There’s a lot to this, and I hate to relapse into lawyerly quibbling, but I have questions. To begin with, note that Plato alleges that there was some sort of quid pro quo here: we teach you now on condition that you will teach others later. With one exception, this was simply not part of the deal with any of my great teachers. (I am especially confident, for example, that Fr. Schall never thought of me as a future teacher; in his class I was barely a student.) Note also that in Plato’s story it is the state that first teaches and then demands teaching in return. There is, therefore, a symmetry in this transaction that is very much like the repayment of a debt. But the obligation I’m trying to pin down is what I owe my teachers, not my schools and certainly not the civil authorities of my birthplace. Plato has almost nothing to say about that part. There is an “instructor” in the Cave Allegory—tellingly easy to overlook—but he neither expects nor receives anything from his students except resistance and complaint (a small but realistic detail).

It is true, as Tom Cox said recently, that we carry all of our best teachers into the classroom with us, and no doubt we hope that our students will carry some part of us out of the classroom with them. But I at least do not hope especially that they will carry their learning into future classrooms. I want them to carry that learning everywhere they can use it—to classrooms, yes, but also to clinics, courtrooms, and confessionals, as their respective vocations dictate. I expect my logic students to use logic, but I don’t particularly care whether any of them ever teach it.

John Quincy Adams was probably our best-educated president, in part because he spent several years of his childhood living in France with great men like his father and the inimitable Dr. Franklin. As a young man he was not always humble about this. His mother Abigail, in London with John after the revolution ended, heard about the teenage John Quincy’s hauteur from her sister in Massachusetts, and she penned a letter of maternal reproach:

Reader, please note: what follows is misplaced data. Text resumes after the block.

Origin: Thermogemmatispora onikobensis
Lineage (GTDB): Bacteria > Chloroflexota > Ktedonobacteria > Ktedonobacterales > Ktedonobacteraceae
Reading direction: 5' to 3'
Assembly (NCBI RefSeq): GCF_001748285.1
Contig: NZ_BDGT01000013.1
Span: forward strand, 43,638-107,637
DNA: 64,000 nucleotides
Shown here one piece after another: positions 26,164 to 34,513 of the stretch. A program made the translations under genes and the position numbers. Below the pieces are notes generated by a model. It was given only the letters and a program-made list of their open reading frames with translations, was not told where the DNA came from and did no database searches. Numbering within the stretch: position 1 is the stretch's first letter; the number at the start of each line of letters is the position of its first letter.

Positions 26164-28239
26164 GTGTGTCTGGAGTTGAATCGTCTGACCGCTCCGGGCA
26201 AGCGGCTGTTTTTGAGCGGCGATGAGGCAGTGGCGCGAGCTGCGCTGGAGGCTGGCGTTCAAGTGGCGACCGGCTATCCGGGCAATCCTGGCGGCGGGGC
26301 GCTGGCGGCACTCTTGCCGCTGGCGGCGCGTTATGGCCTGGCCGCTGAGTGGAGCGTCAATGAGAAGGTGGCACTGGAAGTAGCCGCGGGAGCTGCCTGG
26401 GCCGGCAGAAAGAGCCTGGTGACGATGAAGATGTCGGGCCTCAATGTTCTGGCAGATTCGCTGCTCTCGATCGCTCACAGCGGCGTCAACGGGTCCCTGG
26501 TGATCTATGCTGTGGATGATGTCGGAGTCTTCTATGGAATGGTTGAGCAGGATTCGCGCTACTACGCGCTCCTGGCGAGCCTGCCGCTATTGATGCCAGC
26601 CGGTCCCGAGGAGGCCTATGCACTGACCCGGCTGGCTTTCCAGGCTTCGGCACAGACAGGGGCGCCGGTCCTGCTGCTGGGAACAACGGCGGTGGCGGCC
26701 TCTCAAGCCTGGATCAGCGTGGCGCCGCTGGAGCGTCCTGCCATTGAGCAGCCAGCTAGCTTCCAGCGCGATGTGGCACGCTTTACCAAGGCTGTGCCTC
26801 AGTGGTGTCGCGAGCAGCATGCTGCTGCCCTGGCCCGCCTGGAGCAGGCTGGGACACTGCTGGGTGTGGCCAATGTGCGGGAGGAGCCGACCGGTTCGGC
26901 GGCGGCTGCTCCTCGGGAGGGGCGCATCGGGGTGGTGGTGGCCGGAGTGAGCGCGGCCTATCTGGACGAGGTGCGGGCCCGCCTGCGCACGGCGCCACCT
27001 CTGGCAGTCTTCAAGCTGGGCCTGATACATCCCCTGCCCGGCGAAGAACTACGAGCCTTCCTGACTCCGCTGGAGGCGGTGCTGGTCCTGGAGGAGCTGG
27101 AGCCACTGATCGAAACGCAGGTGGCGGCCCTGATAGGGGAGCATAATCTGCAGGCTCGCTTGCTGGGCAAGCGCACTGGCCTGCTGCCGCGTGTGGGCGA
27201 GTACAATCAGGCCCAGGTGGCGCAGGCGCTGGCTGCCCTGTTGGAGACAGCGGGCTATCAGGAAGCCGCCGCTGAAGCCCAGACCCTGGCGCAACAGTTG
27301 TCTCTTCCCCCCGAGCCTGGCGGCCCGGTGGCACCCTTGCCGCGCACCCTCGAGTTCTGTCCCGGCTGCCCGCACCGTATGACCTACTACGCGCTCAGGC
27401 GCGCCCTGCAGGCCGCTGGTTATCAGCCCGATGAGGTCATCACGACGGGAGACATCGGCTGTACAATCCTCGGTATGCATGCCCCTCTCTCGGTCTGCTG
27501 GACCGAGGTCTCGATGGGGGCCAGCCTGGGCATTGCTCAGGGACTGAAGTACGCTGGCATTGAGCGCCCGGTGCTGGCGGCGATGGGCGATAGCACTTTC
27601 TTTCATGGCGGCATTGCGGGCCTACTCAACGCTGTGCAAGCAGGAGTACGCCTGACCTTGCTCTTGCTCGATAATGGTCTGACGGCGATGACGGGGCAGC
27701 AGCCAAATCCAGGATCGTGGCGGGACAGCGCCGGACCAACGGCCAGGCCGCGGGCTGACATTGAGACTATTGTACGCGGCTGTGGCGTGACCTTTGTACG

If you are conscious to yourself that you possess more knowledge upon some subjects than others of your standing, reflect that you have had greater opportunities of seeing the world and obtaining knowledge of mankind than any of your contemporaries. That you have never wanted a book, but it has been supplied to you. That your whole time has been spent in the company of men of literature and science. How unpardonable would it have been in you to have turned out a blockhead.[†]

On this view, it is the privilege of having had great teachers that obliges us to strive for the same high standards from which we have benefited.

This I find nearer the mark. I don’t hope to repay my teachers so much as I hope not to disappoint them; not to be ashamed if and when I see them again within the communion of saints. (I hope we’ll all be there, and if so I trust one or two will be surprised!) As in the Parable of the Talents, our teachers may be gone, but their work must continue; and it can only continue if we make the best possible use of what they have given us. In this way of imagining things, we are the talented understudies of Broadway legend; the unsung backup quarterbacks who find ourselves called upon to do great things simply because there is no one else available to do them. We pursue our vocation not to repay those who have left the action, but to advance their great work for the benefit of those who need it now—who need us now.